When I try to explain to younger people most of the math that put a man on the moon was done on a slide rule, the first question is "What's a slide rule?" I toured Cape Kennedy with my family right after the Challenger space shuttle blew up on take off. The mood was subdued and grim, and the future of the space program was in doubt. I went to the gift shop, bought a NASA hat and wore it proudly, telling people I would die anytime for mankinds' advancement if they would let me fly aboard a spaceship!

sablonneuse said...

That was a really interesting read, Meredic.I hope you are going to carry on with your life story.
The bit about being put off singing reminded me of when my music teacher told me I had a 'farthing squeak from Woolworths'. As I'm stubborn that's probably why I became a music teacher myself - or was it because I had a huge schoolgirl crush on her?

parisian cowboy said...

Nice photo.

Theblonde said...

It makes a change for me to be reading of your early days doesn't it? I like the way you write meredic, great stuff. More please. Funny how you remember more than you think you will when you start out.

meredic said...

buffalodickdy – the slide rule and a lot of very scary ‘by the seat of your pants’ flying. Listening to Armstrong coming in to Tranquillity base, you barely realise how close it all came to nothing. If you look at 102:38:42 in this record. I think it shows amazing cool and confidence.
I still have my old slide rule and can just about remember how to use it. As long as you weren’t too worried about accuracy beyond 3 figures they were pretty good. I used to get it out to show my advanced math students.
Do you know I reckon you might have given me a topic for a post here. Cheers.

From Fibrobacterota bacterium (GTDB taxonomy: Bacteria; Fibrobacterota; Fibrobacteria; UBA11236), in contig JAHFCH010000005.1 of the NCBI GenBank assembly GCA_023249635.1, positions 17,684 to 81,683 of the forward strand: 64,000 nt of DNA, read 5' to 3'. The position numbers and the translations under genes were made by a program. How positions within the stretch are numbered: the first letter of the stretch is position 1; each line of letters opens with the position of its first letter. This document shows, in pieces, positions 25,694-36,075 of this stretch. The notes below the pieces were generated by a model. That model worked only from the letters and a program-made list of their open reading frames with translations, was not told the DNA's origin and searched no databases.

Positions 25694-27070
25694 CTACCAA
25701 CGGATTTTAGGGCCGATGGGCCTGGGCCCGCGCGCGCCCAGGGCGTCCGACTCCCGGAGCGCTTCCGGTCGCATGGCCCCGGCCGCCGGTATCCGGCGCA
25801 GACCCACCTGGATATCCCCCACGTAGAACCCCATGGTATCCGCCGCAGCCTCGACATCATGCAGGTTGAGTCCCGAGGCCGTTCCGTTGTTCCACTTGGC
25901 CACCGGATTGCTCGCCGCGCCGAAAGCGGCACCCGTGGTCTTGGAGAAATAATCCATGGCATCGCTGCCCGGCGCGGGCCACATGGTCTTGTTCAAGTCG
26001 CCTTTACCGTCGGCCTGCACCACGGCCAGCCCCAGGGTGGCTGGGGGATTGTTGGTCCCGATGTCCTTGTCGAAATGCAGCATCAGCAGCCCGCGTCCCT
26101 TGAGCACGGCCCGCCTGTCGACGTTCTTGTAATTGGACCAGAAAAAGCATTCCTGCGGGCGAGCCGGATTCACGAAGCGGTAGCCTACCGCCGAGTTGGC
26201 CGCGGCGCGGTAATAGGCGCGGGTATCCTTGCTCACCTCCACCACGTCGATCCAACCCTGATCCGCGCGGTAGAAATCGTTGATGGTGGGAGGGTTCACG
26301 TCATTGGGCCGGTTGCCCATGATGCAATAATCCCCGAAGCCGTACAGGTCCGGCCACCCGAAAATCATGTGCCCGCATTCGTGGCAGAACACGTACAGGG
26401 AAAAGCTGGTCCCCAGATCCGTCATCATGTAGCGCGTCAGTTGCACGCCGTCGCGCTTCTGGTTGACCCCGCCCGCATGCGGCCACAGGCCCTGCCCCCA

sablonneuse – ‘a farthing squeak from Woolworths’ I haven’t heard that for years. I wonder where it came from. Isn’t English a lucky language.
I have written stuff down now up until the early noughties. On the way I have been amazed at what comes streaming back and am making notes for the future. Of course I shall trot it out here (but perhaps not all at once).

parisian cowboy – greetings. Yes I like it as well, collecting conkers some time in the late sixties. I think I am still wearing that shirt.

theblonde – that remembering things bit is scary. Bits of the sixties keep waving a flag at the aging synapses, makes me want to fill in the gaps. Thank you for the kind compliment.

headless chicken said...

Brilliant post.
I don't recall the original news coverage of Neil Armstrong on the moon...I was just 2! K will be envious of your astronomical equipment...he would love a good telescope to peer at the night sky through. When we were first together we spent many an hour at night, laying on the shed roof staring at the night sky. K would ramble on about space, wormholes, planets, parallel universes etc, etc while I just listened, not really comprehending alot of what he said. K has always left me standing with clever stuff like that....I can never quite get my head around it all!....and he also still has his slide-rule from school. He has tried to explain to Artist how to use it!
I'm absolutely loving your Ordinairy life posts...looking forward to more.:)

me said...

a delightful photo, and your writing style is a joy to read. As charming as ever, thank you for sharing

Sally Lomax said...

We got a cat the week that Neil Armstrong landed on the moon, and so there was great disussion in our house as to what it should be called. My brother wanted to call him Apolo, but he lost!